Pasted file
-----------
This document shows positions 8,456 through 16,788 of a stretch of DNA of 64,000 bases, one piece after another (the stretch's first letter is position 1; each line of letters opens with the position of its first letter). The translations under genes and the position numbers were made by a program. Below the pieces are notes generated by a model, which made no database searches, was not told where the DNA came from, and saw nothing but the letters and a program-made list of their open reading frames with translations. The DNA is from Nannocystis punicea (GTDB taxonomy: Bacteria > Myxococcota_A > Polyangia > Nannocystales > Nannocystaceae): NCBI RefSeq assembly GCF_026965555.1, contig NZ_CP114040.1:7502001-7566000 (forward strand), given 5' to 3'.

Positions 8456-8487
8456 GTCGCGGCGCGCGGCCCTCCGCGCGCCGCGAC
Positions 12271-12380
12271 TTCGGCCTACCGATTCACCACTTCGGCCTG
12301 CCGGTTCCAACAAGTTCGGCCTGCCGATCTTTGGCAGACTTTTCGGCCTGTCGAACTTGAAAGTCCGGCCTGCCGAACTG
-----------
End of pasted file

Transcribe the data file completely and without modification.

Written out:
This document shows positions 8,456 through 16,788 of a stretch of DNA of 64,000 bases, one piece after another (the stretch's first letter is position 1; each line of letters opens with the position of its first letter). The translations under genes and the position numbers were made by a program. Below the pieces are notes generated by a model, which made no database searches, was not told where the DNA came from, and saw nothing but the letters and a program-made list of their open reading frames with translations. The DNA is from Nannocystis punicea (GTDB taxonomy: Bacteria > Myxococcota_A > Polyangia > Nannocystales > Nannocystaceae): NCBI RefSeq assembly GCF_026965555.1, contig NZ_CP114040.1:7502001-7566000 (forward strand), given 5' to 3'.

Positions 8456-8487
8456 GTCGCGGCGCGCGGCCCTCCGCGCGCCGCGAC
Positions 12271-12380
12271 TTCGGCCTACCGATTCACCACTTCGGCCTG
12301 CCGGTTCCAACAAGTTCGGCCTGCCGATCTTTGGCAGACTTTTCGGCCTGTCGAACTTGAAAGTCCGGCCTGCCGAACTG